Science Policy & Funding GeoFIZZ

Communicating Science in Times of Pandemic

How can scientists use YouTube livestreams to help the public better understand scientific concepts?

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“Sorry for excluding you, but political party positioning is prohibited in the group.”

I was shocked. Suddenly, I had been kicked out of the neighborhood online group because I posted a call to join the 2019 Global Climate Strike. OK, climate change is a political issue, but as a scientist, I didn’t think supporting actions to mitigate the negative impacts of global warming was partisan positioning.

I’m a climate scientist working in Brazil, a country that has been heading more and more offtrack of its commitments under the Paris Agreement. The incident made me reflect: What could I do to help people like my neighbors get a better understanding of current scientific knowledge on topics like climate change?

Some scientist friends and I decided to invite the neighborhood to talk about climate change at a local bar. The event was great, and we decided to continue it by inviting other scientists to talk about trending topics. Ciência no Bar (Science at the Bar) was born.

Since the COVID-19 outbreak, Ciência no Bar has been organizing interview shows on YouTube. Our goal is to connect viewers to scientists using livestreams. We realized that allowing the audience to pose questions during interviews was a promising way to attract a wide viewership. Indeed, according to the YouTube Creator Academy, “people love to influence the outcome of a stream and are more likely to keep watching if they are involved in the process.” We tested that approach to communicate science.

After producing more than a dozen videos, we’ve learned some lessons. We hope other scientists consider our recommendations, watch some of our most engaging videos, and tune in to a future episode.

Lessons Learned

In establishing a series of livestream events, Ciência no Bar learned lessons we want to share with other science communicators.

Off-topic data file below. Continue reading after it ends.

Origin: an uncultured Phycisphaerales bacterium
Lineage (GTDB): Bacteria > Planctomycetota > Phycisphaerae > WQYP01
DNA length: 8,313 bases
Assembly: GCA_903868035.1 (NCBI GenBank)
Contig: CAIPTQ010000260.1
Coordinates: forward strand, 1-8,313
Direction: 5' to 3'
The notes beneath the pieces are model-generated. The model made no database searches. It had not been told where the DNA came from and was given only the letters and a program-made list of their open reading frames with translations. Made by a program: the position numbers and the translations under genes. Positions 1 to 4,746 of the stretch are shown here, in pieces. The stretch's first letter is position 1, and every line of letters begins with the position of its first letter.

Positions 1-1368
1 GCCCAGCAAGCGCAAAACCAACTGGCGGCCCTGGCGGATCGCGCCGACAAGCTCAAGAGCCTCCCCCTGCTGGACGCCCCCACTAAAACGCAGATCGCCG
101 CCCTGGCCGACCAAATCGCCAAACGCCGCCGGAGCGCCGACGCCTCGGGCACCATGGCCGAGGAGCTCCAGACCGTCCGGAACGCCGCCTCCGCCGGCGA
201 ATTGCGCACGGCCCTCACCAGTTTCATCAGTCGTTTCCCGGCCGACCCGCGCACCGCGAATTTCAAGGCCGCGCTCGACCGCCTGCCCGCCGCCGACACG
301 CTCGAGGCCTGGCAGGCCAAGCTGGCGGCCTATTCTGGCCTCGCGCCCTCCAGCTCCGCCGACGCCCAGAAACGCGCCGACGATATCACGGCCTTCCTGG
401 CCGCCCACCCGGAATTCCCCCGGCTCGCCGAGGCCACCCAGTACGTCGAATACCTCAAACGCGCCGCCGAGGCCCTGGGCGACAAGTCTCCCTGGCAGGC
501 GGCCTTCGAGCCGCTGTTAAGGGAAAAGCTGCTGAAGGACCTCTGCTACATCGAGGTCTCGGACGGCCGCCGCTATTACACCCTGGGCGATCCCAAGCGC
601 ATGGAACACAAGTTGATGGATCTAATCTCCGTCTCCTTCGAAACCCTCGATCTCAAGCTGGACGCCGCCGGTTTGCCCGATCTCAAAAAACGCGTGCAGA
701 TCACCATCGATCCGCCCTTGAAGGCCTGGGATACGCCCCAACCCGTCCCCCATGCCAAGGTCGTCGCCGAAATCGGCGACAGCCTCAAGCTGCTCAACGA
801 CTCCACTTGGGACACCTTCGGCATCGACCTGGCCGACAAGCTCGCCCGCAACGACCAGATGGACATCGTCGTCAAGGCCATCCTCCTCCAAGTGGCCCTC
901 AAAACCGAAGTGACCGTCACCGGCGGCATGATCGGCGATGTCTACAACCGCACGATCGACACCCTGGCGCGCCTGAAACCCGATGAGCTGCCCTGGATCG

1. Test before the livestream begins! In one case, the guest faced some connection issues, and it took us a while to fix them. We strongly recommend testing the system at least 15 minutes before. Moreover, the best team configuration is two interviewers and one person responsible for the streaming. That gives more time for the interviewers to gather and sort questions from the audience and contribute to the discussion.

2. Know the guest! We always organize a meeting with the guest a couple of days before the livestream, not just for technical reasons but also to get to know the guest and brief him or her about the format and the target audience. This conversation is particularly helpful for the interviewers to better steer the interaction between the scientist and the audience. As interviewers, we always inform ourselves about the topic and even check the latest scientific findings. Such preparation can substantially improve the discussions.

3. Content: Use visual supports to share a guest’s message! Slideshows and videos can be effective ways to share stories and communicate a guest’s message. We inform the guest that shared content should be used as a visual support rather than the basis for an expository presentation, however—long and complex presentations can bore the audience very easily. We provide a one-page guide to help guests communicate their knowledge—avoiding jargon, using metaphors, finding connections to people’s daily life, not mentioning a politician’s name, and finishing with a positive message.

4. Design: Help speakers to make effective slides! Some slides can be too cluttered or unreadable because of insufficient font size. We recommend informing the speakers about slideshow standards, including guidance on color, images, and appropriate charts. Remember, some people use a mobile device to watch the interview.

5. Control the time of the speaker! Long speeches can bore the audience, especially those who join later and have no clue about what is going on. Banners illustrating the question can help with that, but posing a new question at least every 5 minutes may save the audience.

Videos

So far, feedback from the audience has been very positive. Likewise, the interviewees have been grateful for the opportunity to share their stories. Here are some of our most engaging livestreams.

“What Do Indigenous People Have to Tell the Rest of Us?”

On top of destruction and contamination, illegal gold mining and logging are bringing another threat to Brazil’s Indigenous communities: COVID-19. We invited Yanomami leader Dário Kopenawa and social scientist Maurice Nilsson to talk about xawara—contagious disease, sometimes called the invaders’ disease.